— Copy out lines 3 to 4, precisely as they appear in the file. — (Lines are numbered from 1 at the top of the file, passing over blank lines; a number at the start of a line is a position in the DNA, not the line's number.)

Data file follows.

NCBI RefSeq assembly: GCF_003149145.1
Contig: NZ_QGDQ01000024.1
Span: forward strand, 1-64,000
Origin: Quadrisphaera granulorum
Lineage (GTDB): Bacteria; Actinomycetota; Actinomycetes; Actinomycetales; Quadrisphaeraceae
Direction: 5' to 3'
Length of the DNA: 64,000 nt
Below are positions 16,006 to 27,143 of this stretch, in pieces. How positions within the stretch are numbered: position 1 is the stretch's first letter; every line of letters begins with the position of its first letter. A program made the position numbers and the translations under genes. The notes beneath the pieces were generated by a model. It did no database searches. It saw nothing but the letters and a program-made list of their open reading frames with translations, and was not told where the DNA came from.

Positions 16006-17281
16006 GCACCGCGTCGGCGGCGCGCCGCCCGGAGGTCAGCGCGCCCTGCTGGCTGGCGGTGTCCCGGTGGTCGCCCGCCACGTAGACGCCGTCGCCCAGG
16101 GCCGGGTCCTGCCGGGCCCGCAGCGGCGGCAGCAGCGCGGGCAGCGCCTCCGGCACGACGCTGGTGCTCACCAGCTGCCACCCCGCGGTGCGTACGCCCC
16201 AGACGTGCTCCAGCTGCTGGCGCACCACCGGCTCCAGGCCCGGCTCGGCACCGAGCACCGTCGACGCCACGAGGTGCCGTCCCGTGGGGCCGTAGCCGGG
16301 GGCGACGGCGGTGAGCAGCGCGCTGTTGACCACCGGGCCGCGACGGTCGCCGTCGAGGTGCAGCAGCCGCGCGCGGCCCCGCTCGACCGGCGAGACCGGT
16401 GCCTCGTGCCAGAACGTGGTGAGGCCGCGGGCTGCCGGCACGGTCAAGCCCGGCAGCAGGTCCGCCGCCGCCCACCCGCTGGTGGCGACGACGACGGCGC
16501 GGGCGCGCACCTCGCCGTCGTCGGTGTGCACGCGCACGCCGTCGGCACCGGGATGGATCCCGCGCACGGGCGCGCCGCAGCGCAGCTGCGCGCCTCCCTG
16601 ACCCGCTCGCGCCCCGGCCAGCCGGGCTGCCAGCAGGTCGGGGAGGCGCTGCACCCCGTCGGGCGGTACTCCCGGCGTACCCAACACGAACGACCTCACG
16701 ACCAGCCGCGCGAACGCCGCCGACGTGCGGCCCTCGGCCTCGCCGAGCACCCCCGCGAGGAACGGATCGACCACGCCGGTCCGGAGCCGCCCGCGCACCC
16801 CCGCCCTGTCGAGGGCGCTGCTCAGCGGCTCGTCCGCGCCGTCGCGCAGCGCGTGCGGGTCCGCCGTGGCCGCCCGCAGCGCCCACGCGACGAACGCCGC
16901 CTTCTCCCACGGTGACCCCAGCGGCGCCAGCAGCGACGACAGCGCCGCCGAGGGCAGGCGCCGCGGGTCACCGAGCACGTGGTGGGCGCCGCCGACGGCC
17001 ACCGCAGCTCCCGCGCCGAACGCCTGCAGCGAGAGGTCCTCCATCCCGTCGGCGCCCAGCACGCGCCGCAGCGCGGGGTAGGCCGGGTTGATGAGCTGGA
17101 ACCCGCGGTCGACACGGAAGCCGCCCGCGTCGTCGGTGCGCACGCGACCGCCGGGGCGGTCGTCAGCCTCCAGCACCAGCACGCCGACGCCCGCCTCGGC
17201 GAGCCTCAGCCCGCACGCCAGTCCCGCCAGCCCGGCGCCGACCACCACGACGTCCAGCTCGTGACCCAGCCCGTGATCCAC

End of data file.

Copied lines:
Span: forward strand, 1-64,000
Origin: Quadrisphaera granulorum